The sleigh was not one of those fancy looking ones with large round runners. But I rather think it may have been home made. Anyway it was made of wood, painted red, and had two seats. Then there was straw in the bottom and hot bricks to keep warm.

Millie Marie Gunsten, age 18.

We never tho’t of anything better. There were top [?] buggies and “surries with the fringe on top,” but very few around then. 

Later came the Klondikes or enclosed buggies, but we never had any of those.

When our family was small, we usually went to Greenview for Xmas, but later spent it at home. There were now several families of relatives living there, and they would take turns having family dinners—one at Xmas, one at New Years, another at Thanksgiving etc.

Age of the Telegraph

When we moved to Middletown there were still no telephones. When Election time came, the returns would come in by telegraph at the R.R. station.

Everyone would go to the hall or Opera House and there would be some kind of entertainment.

Every so often a Messenger would come from the station with a Bulletin, which would be read.

How to Keep Food Fresh

Most every one had a small vegetable garden and fruit trees. But we didn’t know how to can vegetables then, except tomatoes. We canned fruit, but not a lot, as we did after I was married.

Vegetables, such as beans etc., were dried, and we also dried some fruit.

Most everyone had cellars or caves which would keep apples, Potatoes, cabbage etc. 

Girls were pressed into service as “icemen” during World War I. U.S. National Archives and Records Administration. Public Domain.

Most people baked their own bread, but when there was a bakery near by, the bread would be shipped in, in large baskets, unwrapped. The loaves were baked in large pans & were stuck together. They were put in wall cases with sliding doors, and when you wanted to buy some, they would tear off as many loaves as you wanted, and wrap it.

Of course there were no Electric refrigerators or freezers. The fresh meat was sold in Butcher shops, who had large coolers, cooled with ice. They did their own butchering, as did all private families who had butchering to do. and also smoked their own hams, bacon, etc. The sausage & some other meat was fried, and put in stone jars, and covered with Grease so it would keep.

It all tasted much better than the meat we get today, or so I tho’t.

Dairy Products

Our milkman had a horse-drawn covered wagon & the milk was in a large Milk Can. We would take a pitcher or something out & he would dip out as much milk as we wanted. That was in larger towns. In smaller towns most people had their own cow & some sold milk, but you would usually have to go after it.

Milk wagon. Public Domain.

My own folks never had a cow, that I remember, but we bought milk & butter from a farmer who lived on the edge of town.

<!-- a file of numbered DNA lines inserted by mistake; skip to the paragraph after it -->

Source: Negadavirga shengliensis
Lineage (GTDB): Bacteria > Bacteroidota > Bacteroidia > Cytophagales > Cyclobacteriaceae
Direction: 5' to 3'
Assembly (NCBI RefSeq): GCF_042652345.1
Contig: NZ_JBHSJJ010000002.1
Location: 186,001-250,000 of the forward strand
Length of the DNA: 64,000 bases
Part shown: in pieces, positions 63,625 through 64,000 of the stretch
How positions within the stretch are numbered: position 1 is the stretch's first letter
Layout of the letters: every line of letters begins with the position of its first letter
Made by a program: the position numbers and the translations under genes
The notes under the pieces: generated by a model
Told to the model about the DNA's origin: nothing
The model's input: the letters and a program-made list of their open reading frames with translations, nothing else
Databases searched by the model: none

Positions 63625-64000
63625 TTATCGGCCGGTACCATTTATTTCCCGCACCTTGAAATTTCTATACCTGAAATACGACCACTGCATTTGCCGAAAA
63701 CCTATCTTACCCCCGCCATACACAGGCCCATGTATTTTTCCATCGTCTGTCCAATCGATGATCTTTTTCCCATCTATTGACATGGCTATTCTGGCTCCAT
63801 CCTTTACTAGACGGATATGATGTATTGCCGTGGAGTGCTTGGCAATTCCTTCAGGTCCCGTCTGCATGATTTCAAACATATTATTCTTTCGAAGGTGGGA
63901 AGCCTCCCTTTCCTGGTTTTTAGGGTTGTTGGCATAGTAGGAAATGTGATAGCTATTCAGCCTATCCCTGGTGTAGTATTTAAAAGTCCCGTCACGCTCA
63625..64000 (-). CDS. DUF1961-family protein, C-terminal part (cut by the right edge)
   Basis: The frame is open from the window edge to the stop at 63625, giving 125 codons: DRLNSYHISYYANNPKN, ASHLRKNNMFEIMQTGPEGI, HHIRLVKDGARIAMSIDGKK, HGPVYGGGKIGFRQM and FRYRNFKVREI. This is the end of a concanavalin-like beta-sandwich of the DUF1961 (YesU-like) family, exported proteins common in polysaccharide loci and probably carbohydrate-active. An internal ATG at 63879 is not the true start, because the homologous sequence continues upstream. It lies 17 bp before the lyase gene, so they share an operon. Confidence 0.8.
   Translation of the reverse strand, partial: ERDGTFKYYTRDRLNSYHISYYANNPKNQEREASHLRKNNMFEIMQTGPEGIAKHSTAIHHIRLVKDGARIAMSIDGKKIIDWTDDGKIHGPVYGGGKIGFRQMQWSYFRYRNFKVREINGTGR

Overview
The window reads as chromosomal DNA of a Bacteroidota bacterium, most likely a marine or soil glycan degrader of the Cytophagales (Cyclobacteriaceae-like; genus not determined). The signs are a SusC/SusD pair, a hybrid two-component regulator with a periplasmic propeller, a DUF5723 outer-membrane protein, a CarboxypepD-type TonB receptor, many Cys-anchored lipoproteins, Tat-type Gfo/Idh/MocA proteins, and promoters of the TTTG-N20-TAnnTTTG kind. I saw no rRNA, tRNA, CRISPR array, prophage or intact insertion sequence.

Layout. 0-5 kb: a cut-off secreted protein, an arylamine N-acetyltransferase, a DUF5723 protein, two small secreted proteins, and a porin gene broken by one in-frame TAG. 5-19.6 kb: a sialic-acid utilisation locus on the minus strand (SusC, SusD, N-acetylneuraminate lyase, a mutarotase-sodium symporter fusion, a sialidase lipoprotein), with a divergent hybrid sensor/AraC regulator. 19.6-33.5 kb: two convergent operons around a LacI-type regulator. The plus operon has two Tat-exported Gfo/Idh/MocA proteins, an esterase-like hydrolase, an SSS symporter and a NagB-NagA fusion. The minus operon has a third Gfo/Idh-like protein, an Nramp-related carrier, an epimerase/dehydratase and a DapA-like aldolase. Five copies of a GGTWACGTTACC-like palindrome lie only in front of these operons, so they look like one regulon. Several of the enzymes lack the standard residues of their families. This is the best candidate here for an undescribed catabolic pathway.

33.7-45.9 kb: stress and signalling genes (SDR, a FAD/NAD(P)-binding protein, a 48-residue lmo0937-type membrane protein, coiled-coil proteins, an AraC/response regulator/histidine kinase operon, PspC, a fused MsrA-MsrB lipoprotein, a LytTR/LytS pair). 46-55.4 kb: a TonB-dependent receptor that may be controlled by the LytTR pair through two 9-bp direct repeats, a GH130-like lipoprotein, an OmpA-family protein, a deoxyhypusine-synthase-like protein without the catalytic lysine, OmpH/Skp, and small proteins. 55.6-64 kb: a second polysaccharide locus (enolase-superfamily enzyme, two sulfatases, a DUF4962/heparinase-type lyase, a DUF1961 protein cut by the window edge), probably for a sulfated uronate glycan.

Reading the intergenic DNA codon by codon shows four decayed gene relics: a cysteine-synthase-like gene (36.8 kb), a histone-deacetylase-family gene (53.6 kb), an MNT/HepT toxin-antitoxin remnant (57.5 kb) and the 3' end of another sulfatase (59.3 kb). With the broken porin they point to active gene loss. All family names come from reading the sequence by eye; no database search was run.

My grandparents were Norgeian [sic], and they always had 2 kinds of cheese on the table for Breakfast. One was made from what we call cottage cheese. It was wrapped in cloth after being drained & salted, and laid away until it became real strong. I didn’t like that quite as well as what was made from the whey. It was boiled down to about ¼ of what it was, and then a little sweetening and thickening added. There were small grains of the cheese as it had not been strained. I tho’t this was super & could eat it at every meal

Well this is all I have written at the present time. I may think of more later.

June. 5 – 1969.  .

And that’s all she wrote.

Next Week: Something Completely Different!

Blessings, 

Larry F. Sommers, Your New Favorite Author 

Memoirs of Millie Marie Gunsten Sommers, Part II

This is a guest post by Millie Sommers (1889-1971), my grandmother. In 1969, at my request, she wrote a memoir of her life, mostly telling about her early days, around 1900. She wrote 13 pages, in clear, crisp longhand. I have broken it into three parts for easy reading. It is verbatim, straight from her pen, except for a few additions of my own, in [square brackets]. 

Grandma’s Narrative:

I was the oldest at home, and was more of a homebody, not caring so much for getting out and tearing around as some liked to do.

Grandma at 18

There was always plenty to do at home outside of school hours, and then we didn’t have automobiles those days to race around in. We had parties of different kinds quite often especially in the winter. When they were out of town we often went in bob-sleds—a farm wagon bed on sled runners, with straw in the bottom to sit on.

Of course there were dances, but I didn’t care for them, and my folks didn’t like them either.

They were mostly public dances in a hall, and some not very nice to go to.

They didn’t have dances in schools & for teenagers as they do today.

Roller Skates and Old Maid Decks

Then Roller skates came in & as we had no cement walks those days, the skating rinks were in a hall or opera House. Very few had their own skates, whoever operated the rinks had skates for rent.

I was never very good at it, but I always went and tried. But ice skating was simply out for me. I was too clumsy or too big a coward or Something.